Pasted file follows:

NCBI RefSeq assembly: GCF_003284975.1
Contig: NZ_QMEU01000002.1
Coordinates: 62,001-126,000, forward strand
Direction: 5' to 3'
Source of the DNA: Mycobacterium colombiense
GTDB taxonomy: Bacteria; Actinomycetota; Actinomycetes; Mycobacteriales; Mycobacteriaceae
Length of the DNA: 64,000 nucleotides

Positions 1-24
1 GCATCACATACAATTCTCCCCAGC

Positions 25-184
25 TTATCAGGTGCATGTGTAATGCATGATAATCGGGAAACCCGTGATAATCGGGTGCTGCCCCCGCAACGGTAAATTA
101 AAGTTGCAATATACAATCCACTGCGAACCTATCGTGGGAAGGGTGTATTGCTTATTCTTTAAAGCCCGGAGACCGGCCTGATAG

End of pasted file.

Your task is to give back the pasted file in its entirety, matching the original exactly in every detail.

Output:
NCBI RefSeq assembly: GCF_003284975.1
Contig: NZ_QMEU01000002.1
Coordinates: 62,001-126,000, forward strand
Direction: 5' to 3'
Source of the DNA: Mycobacterium colombiense
GTDB taxonomy: Bacteria; Actinomycetota; Actinomycetes; Mycobacteriales; Mycobacteriaceae
Length of the DNA: 64,000 nucleotides

Positions 1-24
1 GCATCACATACAATTCTCCCCAGC

Positions 25-184
25 TTATCAGGTGCATGTGTAATGCATGATAATCGGGAAACCCGTGATAATCGGGTGCTGCCCCCGCAACGGTAAATTA
101 AAGTTGCAATATACAATCCACTGCGAACCTATCGTGGGAAGGGTGTATTGCTTATTCTTTAAAGCCCGGAGACCGGCCTGATAG